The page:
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afterwards archers arms army arrived attack barons battalion battle Bertrand du Guesclin Brabant Brittany brother Burgundy Calais captal Champagne CHAPTER command companions council diocese don Pedro duke of Brabant duke of Lancaster duke of Normandy earl of Hainault earl of Montfort enemies English entered Flanders fortresses French Froissart gallant garrison Gascons gate Hainault handsome heard homage honour horses hundred lances inhabitants king Henry king of Cyprus king of England king of France king of Navarre kingdom of France knights and squires lady leagues Lord Berners lord Charles lord James lord John lord Lewis manner marched men at arms Navarrois noble Paris passed peace Picardy pope prince of Wales prisoners quarters queen remained returned Rheims river Scots sent siege sir Bertrand sir Eustace sir Hugh sir John Chandos sir Walter Manny sir William slain soon surrender thither thousand took Tournay treaty village
第162页 - They hooted a third time, advancing with their crossbows presented, and began to shoot. The English archers then advanced one step forward, and shot their arrows with such force and quickness that it seemed as if it snowed. When the Genoese felt these arrows, which pierced their arms, heads, and through their...
第162页 - Alencon advanced in regular order upon the English, to fight with them; as did the earl of Flanders, in another part. These two lords, with their detachments coasting, as it were, the archers, came to the prince's battalion, where they fought valiantly for a length of time. The king of France was eager to march to the place where he saw their banners displayed, but there was a hedge of archers before him.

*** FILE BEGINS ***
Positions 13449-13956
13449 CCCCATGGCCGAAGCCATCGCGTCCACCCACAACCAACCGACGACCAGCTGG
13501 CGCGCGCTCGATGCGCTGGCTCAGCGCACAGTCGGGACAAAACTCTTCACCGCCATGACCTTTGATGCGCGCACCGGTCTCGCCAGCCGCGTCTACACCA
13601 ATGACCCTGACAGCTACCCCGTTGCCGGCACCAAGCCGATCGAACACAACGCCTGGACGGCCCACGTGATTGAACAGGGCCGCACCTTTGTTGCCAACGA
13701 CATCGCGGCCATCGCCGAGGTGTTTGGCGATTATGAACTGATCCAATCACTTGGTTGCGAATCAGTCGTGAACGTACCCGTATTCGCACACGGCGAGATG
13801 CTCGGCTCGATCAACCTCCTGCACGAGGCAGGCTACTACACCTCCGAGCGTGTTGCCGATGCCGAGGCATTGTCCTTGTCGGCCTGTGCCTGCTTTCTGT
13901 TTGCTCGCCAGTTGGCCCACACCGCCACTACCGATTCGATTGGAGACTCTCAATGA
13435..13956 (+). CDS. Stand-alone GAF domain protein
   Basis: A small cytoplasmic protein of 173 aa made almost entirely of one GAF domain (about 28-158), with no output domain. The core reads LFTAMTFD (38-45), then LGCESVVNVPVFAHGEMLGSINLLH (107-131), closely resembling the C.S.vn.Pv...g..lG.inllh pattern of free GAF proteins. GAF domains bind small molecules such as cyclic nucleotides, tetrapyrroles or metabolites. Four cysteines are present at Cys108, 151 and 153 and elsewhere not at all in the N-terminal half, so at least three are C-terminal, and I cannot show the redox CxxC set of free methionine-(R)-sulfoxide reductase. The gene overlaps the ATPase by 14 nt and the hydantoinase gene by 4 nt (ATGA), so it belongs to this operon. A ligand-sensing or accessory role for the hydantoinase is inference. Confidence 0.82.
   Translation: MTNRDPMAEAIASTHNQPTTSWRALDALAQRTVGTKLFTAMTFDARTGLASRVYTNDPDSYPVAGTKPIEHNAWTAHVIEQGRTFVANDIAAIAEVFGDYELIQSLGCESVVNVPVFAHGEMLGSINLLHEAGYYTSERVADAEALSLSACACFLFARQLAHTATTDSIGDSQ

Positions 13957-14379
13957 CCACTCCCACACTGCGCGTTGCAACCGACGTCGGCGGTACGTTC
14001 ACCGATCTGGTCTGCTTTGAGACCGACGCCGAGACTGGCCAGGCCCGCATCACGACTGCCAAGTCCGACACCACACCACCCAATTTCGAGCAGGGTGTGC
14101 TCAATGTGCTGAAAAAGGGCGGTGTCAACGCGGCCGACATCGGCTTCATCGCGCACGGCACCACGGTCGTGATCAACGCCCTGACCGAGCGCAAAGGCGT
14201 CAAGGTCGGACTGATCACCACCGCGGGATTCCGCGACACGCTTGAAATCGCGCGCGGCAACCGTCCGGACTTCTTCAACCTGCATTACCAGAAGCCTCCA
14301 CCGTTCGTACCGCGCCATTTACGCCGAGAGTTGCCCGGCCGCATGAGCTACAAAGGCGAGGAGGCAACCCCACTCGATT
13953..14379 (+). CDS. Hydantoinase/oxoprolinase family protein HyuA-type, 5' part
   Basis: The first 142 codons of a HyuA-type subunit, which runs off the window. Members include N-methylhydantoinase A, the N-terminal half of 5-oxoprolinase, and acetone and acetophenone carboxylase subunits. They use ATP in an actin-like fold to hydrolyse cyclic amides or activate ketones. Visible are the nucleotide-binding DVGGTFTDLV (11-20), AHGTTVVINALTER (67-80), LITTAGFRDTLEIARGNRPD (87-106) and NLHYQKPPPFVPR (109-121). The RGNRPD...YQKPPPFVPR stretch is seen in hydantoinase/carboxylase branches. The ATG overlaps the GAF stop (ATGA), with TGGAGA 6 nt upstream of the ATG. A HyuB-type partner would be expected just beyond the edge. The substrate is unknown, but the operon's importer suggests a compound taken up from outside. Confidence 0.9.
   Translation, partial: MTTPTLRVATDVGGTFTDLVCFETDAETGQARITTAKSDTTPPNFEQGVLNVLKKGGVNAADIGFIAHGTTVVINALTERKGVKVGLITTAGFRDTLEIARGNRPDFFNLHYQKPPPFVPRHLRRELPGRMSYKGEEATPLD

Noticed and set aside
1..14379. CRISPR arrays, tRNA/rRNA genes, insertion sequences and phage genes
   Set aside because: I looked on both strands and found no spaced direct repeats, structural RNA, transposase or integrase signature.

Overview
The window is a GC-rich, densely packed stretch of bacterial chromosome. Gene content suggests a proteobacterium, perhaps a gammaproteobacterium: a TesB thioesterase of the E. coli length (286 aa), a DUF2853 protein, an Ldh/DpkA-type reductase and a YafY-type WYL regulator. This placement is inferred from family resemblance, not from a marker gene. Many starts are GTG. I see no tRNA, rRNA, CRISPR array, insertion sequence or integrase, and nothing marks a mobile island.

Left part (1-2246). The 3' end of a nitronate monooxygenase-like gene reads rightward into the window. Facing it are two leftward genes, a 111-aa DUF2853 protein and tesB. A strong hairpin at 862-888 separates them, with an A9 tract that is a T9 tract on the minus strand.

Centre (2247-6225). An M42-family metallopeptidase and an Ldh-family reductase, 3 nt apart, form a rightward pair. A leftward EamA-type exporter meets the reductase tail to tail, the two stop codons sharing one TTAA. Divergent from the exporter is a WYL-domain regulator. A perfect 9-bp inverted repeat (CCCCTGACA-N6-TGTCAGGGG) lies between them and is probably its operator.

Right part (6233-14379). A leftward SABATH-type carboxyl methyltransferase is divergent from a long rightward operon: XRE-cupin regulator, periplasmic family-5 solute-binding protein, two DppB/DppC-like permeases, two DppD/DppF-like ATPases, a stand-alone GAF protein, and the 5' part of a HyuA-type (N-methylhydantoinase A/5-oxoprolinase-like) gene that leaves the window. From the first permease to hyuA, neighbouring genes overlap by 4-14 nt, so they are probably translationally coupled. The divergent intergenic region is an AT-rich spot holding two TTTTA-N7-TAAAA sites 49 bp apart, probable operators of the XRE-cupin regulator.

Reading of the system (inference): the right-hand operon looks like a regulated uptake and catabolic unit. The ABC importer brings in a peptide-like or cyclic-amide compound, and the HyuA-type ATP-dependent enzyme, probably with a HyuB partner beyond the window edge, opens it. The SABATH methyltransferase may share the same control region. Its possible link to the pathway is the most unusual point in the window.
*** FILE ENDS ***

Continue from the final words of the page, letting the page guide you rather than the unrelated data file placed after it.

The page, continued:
第18页 - ... carriages with them, on account of the mountains they have to pass in Northumberland ; neither do they carry with them any provisions of bread or wine ; for their habits of sobriety are such, in time of war, that they will live for a long time on flesh half sodden, without bread, and drink the river-water without wine.
第162页 - Gentlemen, you are all my people, my friends and brethren at arms this day: therefore, as I am blind, I request of you to lead me so far into the engagement that I may strike one stroke with my sword.
第27页 - All those present began bewailing bitterly; and when the Lord James could speak, he said, 'Gallant and noble king, I return you a hundred thousand thanks for the high honour you do me, and for the valuable and dear treasure with which you...
第28页 - Spain, and landed first at Valentia ; thence he went straight to the king of Spain, who was with his army on the frontiers, very near the Saracen king of Granada. It happened, soon after the arrival of the lord James Douglas, that the king of Spain issued forth into the fields...
第162页 - Charles was: bis attendants answered, that they did not know, but believed he was fighting. The king said to them ; ' Gentlemen, you are all my people, my friends and brethren at arms this day : therefore, as I am blind...
第162页 - Genoese felt these arrows, which pierced their arms, heads, and through their armour, some of them cut the strings of their crossbows, others flung them on the ground, and all turned about, and retreated, quite discomfited. The French had a large body of men-at-arms on horseback, richly dressed, to support the Genoese. *' The King of France, seeing them thus fall back, cried out, * Kill me those scoundrels ; for they stop up our road, without any reason.
第vi页 - Herodotus of a barbarous age; had he but had the luck of writing in as good a 10 language, he might have been immortal. His locomotive disposition (for then there was no other way of learning things), his simple curiosity, his religious credulity, were much like those of the old Grecian.